One of the best known and most respected Zen masters in the world today. A poet & peace and human rights activist, Thich Nhat Hanh (called Thây by his students) has led an extraordinary life. Born in central Vietnam in 1926 he joined the monkshood at the age of sixteen. The Vietnam War confronted the monasteries with the question of whether to adhere to the contemplative life and remain meditating in the monasteries, or to help the villagers suffering under bombings and other devastation of the war. Nhat Hanh was one of those who chose to do both, helping to found the "engaged Buddhism" movement. His life has since been dedicated to the work of inner transformation for the benefit of individuals and society.

In Saigon in the early 60s, Thich Nhat Hanh founded the School of Youth Social Service, a grass-roots relief organization that rebuilt bombed villages, set up schools and medical centers, resettled homeless families, and organized agricultural cooperatives. Rallying some 10,000 student volunteers, the SYSS based its work on the Buddhist principles of non-violence and compassionate action. Despite government denunciation of his activity, Nhat Hanh also founded a Buddhist University, a publishing house, and an influential peace activist magazine in Vietnam.


After visiting the U.S. and Europe in 1966 on a peace mission, he was banned from returning to Vietnam in 1966. On subsequent travels to the U.S., he made the case for peace to federal and Pentagon officials including Robert McNamara. He may have changed the course of U.S. history when he persuaded Martin Luther King, Jr. to oppose the Vietnam War publicly, and so helped to galvanize the peace movement. The following year, King nominated him for the Nobel Peace Prize. Subsequently, Nhat Hanh led the Buddhist delegation to the Paris Peace Talks.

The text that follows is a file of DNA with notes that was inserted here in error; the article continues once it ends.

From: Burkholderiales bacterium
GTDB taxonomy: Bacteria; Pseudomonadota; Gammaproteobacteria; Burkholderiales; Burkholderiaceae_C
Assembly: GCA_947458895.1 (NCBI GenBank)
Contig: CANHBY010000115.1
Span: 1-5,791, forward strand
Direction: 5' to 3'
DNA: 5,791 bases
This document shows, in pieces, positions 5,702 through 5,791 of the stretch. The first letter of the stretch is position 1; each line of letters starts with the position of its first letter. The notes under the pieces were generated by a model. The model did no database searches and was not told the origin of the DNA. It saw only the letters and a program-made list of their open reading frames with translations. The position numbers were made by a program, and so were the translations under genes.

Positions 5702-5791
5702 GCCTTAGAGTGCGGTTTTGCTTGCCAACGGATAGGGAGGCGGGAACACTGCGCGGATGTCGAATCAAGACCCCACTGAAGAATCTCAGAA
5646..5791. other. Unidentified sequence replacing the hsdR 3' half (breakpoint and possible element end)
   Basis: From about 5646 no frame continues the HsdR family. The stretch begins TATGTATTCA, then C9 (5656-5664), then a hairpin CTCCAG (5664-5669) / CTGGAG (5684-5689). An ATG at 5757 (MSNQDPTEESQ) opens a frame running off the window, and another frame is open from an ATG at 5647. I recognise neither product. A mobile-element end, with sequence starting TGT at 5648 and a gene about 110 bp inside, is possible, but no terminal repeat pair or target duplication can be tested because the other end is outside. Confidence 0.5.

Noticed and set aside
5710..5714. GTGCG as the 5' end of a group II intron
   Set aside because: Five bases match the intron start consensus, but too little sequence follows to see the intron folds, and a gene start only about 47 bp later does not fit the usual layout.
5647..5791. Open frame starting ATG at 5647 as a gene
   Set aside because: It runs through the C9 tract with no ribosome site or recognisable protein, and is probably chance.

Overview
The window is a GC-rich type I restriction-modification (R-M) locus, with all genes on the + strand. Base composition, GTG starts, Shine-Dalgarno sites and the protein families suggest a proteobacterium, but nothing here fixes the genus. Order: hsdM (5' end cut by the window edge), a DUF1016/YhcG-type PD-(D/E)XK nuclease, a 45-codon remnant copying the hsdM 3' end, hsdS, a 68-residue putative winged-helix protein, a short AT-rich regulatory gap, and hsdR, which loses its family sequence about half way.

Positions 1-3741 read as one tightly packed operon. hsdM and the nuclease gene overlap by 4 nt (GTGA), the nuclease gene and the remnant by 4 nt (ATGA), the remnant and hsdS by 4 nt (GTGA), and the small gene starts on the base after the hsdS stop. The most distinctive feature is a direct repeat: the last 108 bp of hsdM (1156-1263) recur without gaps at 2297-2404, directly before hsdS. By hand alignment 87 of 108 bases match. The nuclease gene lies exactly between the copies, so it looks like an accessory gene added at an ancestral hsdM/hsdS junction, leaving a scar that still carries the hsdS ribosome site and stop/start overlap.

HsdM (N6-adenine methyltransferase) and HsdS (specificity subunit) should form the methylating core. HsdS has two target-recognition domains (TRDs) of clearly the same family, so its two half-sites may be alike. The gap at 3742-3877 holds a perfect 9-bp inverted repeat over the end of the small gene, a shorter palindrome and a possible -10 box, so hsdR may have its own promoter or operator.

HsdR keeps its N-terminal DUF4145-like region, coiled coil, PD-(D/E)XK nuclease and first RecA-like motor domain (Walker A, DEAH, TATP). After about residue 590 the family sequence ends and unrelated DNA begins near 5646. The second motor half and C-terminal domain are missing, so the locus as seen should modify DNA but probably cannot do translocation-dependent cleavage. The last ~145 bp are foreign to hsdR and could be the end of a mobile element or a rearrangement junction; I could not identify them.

In 1982 he founded Plum Village, a Buddhist community in exile in France, where he continues his work to alleviate suffering of refugees, boat people, political prisoners, and hungry families in Vietnam and throughout the Third World. He has also received recognition for his work with Vietnam veterans, meditation retreats, and his prolific writings on meditation, mindfulness, and peace. He has published some 85 titles of accessible poems, prose, and prayers, with more than 40 in English, including the best selling Call Me by My True Names, Peace Is Every Step, Being Peace, Touching Peace, Living Buddha Living Christ, Teachings on Love, The Path of Emancipation, and Anger. In September 2001, just a few days after the suicide terrorist attacks on the World Trade Center, he addressed the issues of non-violence and forgiveness in a memorable speech at Riverside Church in New York City. In September of 2003 he addressed members of the US Congress, leading them through a two-day retreat.


Thich Nhat Hanh continues to live in Plum Village in the meditation community he founded, where he teaches, writes, and gardens; and he leads retreats worldwide on "the art of mindful living."


Teachings

Thich Nhat Hanh's key teaching is that, through mindfulness, we can learn to live in the present moment instead of in the past and in the future. Dwelling in the present moment is, according to Nhat Hanh, the only way to truly develop peace, both in one's self and in the world.

Writing to Thich Nhat Hanh ...

If you'd like to write a letter to Thich Nhat Hanh, you can mail it to one of his addresses in Plum Village or send your letter to [email protected] This e-mail address is being protected from spambots. You need JavaScript enabled to view it and we will forward your letter to Thich Nhat Hanh.

How do you pronounce Thich Nhat Hanh?

The English pronunciation is: Tik · N'yat · Hawn

However since Vietnamese is a tonal language, this is only a close approximation for how one would pronounce it in Vietnamese. (His name is sometimes misspelled as Thich Nhat Hahn, Thich Nhat Han, and Thich Nat Han.)

By his students he is affectionately known as Thay (pronounced "Tay" or "Tie"), which is Vietnamese for "teacher."


An Excerpt from Mindfulness of Ourselves Mindfulness of Others by Thich Nhat Hanh ...



Let us enjoy our breathing.
Breathing in ... I feel I am alive.
Breathing out ... I smile to life.
To Life… smiling to life